Power management company Eaton has introduced its next-generation sodium-filled hollow-head valves, which the company said improves fuel economy, reduces emissions, and increases performance in petrol-powered engines. The valves feature a unique design that lowers the cylinder chamber temperature while mitigating engine knock.
Unlike traditional hollow valves, the head portion of the new valves is composed of two separate sections that are welded together during the production process. This enables higher flexibility in the sodium cavity design, increasing volume and assuring optimal sodium flow. Eaton said the welding design and its tested technology ensure the valves comply with the most demanding industry validation targets.
“The new generation of Eaton valves represents the next step in valve evolution and will provide solutions customers are asking for,” said Pawel Wolski, Business Unit Director, Valvetrain, Eaton’s Vehicle Group. “Eaton continues to provide solutions to its customers as vehicle emissions become increasingly stringent.”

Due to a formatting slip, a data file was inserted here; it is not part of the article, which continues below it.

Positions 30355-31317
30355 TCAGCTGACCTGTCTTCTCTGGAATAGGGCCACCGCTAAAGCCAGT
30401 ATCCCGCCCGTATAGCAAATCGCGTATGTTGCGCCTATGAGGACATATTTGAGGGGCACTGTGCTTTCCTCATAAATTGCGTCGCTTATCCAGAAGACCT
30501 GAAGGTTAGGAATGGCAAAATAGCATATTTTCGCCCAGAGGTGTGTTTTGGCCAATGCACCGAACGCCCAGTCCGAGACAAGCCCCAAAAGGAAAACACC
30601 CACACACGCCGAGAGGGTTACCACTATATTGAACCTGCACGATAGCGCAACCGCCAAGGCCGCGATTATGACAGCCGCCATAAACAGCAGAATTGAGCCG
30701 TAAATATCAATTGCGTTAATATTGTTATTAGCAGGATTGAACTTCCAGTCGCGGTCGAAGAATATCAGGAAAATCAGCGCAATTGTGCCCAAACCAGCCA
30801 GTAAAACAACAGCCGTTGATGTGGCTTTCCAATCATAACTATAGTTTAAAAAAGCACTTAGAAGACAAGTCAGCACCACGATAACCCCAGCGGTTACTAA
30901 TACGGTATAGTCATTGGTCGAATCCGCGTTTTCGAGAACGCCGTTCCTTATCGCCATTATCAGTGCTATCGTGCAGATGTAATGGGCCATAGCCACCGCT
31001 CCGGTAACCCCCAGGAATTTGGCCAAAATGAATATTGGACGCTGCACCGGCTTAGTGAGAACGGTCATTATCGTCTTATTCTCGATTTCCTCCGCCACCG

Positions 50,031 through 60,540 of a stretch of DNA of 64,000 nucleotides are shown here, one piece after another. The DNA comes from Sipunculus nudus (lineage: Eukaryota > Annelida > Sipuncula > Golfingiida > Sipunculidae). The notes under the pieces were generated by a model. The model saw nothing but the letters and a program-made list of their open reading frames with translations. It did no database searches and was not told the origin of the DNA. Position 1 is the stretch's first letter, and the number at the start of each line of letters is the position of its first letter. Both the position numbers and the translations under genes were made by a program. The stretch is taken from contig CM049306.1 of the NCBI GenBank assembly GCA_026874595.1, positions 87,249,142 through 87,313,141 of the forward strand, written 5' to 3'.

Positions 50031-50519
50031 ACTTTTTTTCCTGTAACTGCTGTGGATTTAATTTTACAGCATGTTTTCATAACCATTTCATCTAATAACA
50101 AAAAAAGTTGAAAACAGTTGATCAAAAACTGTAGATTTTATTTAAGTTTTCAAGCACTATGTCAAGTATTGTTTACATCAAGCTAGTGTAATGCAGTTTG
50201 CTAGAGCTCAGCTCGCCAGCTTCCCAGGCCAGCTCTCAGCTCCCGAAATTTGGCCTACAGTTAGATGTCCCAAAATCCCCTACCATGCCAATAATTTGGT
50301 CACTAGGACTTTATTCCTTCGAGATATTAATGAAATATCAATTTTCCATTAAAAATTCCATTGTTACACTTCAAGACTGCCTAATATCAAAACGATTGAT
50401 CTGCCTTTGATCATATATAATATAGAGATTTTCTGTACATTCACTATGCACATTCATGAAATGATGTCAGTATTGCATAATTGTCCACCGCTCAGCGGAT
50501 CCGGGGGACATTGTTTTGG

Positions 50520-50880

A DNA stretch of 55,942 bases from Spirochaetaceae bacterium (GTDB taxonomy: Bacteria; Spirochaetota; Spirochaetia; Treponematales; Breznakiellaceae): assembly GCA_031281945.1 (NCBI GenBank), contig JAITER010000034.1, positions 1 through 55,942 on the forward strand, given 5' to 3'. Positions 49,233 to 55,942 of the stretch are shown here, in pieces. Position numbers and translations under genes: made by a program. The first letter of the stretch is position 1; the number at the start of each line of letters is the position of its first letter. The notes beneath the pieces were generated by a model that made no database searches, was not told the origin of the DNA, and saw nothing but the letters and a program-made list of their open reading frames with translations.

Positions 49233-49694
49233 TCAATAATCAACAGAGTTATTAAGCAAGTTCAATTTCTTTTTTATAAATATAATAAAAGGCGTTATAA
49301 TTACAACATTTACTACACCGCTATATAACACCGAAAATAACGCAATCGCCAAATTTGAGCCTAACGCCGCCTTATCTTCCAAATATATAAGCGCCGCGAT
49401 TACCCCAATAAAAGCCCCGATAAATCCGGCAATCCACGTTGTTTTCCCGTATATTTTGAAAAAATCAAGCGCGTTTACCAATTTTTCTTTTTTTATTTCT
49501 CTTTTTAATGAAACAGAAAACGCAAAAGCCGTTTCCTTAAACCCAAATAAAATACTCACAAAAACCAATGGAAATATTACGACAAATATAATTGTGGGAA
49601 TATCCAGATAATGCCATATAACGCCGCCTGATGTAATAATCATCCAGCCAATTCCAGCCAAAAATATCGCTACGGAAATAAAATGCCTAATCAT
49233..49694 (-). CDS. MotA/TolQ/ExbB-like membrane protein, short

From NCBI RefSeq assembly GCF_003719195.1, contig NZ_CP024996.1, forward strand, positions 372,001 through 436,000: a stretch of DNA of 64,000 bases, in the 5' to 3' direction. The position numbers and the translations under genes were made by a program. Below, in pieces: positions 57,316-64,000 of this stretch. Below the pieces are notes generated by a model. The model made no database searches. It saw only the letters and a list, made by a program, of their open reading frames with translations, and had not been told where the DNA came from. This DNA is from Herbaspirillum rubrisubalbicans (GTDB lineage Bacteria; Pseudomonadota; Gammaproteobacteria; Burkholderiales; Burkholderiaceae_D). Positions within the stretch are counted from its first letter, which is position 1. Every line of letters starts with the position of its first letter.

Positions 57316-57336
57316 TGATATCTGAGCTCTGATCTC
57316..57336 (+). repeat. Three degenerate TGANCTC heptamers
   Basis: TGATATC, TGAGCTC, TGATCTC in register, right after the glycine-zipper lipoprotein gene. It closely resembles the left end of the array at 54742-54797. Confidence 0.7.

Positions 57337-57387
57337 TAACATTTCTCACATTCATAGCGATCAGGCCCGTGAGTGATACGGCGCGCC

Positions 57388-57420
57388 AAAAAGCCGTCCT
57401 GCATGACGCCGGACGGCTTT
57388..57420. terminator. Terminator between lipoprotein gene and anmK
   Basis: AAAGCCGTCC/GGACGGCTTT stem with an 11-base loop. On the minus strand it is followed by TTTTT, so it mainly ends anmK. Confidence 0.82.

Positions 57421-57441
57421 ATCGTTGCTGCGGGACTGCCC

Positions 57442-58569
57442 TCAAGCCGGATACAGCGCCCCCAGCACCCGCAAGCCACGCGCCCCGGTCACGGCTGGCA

Eaton said that as international emission standards for vehicles tighten, it has led to new homologation cycles and the limiting of emissions worldwide. In the near future, regulations on fuel consumption are expected to be even more demanding, forcing manufacturers to design engines with higher air-to-fuel ratios or reconfigure the entire engine calibration map.
The new valves have the capability to cool down the combustion face and, therefore, the chamber temperature, which increases the spark advance and air-to-fuel ratio as the engine is less inclined to knock. As a result, the brake specific fuel consumption (BSFC) can be increased and emissions reduced.
The new valves have undergone several tests for durability and performance, including:
- Welding fatigue
- Overspeed durability
- Abusive dynamic durability
- Full-power/full-load durability
- Thermometric analysis
- Knock limit characterisation
- Brake specific fuel consumption measurement
Eaton said its next-generation sodium-filled hollow-head valves are being evaluated by several global automakers, with start of production scheduled for 2023.